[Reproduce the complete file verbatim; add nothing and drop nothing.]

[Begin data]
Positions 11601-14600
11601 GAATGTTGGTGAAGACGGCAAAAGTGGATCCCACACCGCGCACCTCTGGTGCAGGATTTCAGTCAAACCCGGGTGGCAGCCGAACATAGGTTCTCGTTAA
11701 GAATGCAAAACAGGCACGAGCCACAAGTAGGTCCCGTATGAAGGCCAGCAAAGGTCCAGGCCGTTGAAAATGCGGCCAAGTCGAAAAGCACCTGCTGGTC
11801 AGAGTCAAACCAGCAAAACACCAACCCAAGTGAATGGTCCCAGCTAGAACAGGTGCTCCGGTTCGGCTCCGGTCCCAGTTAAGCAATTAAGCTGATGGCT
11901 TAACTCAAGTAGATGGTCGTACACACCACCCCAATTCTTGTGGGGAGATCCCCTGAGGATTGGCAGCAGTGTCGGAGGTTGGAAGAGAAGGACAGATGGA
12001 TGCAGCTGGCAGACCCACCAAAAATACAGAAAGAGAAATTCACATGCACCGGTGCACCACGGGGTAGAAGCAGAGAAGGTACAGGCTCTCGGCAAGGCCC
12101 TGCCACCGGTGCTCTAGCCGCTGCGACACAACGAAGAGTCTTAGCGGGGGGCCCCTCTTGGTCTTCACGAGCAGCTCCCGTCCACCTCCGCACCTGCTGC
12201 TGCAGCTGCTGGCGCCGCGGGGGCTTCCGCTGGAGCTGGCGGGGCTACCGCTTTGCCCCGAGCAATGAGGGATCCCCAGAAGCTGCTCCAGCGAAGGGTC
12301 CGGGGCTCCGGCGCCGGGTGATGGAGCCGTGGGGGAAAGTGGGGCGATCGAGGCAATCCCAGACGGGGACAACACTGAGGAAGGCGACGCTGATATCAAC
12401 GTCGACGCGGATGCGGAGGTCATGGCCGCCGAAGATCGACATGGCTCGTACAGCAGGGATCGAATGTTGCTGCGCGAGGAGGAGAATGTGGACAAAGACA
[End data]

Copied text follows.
Positions 11601-14600
11601 GAATGTTGGTGAAGACGGCAAAAGTGGATCCCACACCGCGCACCTCTGGTGCAGGATTTCAGTCAAACCCGGGTGGCAGCCGAACATAGGTTCTCGTTAA
11701 GAATGCAAAACAGGCACGAGCCACAAGTAGGTCCCGTATGAAGGCCAGCAAAGGTCCAGGCCGTTGAAAATGCGGCCAAGTCGAAAAGCACCTGCTGGTC
11801 AGAGTCAAACCAGCAAAACACCAACCCAAGTGAATGGTCCCAGCTAGAACAGGTGCTCCGGTTCGGCTCCGGTCCCAGTTAAGCAATTAAGCTGATGGCT
11901 TAACTCAAGTAGATGGTCGTACACACCACCCCAATTCTTGTGGGGAGATCCCCTGAGGATTGGCAGCAGTGTCGGAGGTTGGAAGAGAAGGACAGATGGA
12001 TGCAGCTGGCAGACCCACCAAAAATACAGAAAGAGAAATTCACATGCACCGGTGCACCACGGGGTAGAAGCAGAGAAGGTACAGGCTCTCGGCAAGGCCC
12101 TGCCACCGGTGCTCTAGCCGCTGCGACACAACGAAGAGTCTTAGCGGGGGGCCCCTCTTGGTCTTCACGAGCAGCTCCCGTCCACCTCCGCACCTGCTGC
12201 TGCAGCTGCTGGCGCCGCGGGGGCTTCCGCTGGAGCTGGCGGGGCTACCGCTTTGCCCCGAGCAATGAGGGATCCCCAGAAGCTGCTCCAGCGAAGGGTC
12301 CGGGGCTCCGGCGCCGGGTGATGGAGCCGTGGGGGAAAGTGGGGCGATCGAGGCAATCCCAGACGGGGACAACACTGAGGAAGGCGACGCTGATATCAAC
12401 GTCGACGCGGATGCGGAGGTCATGGCCGCCGAAGATCGACATGGCTCGTACAGCAGGGATCGAATGTTGCTGCGCGAGGAGGAGAATGTGGACAAAGACA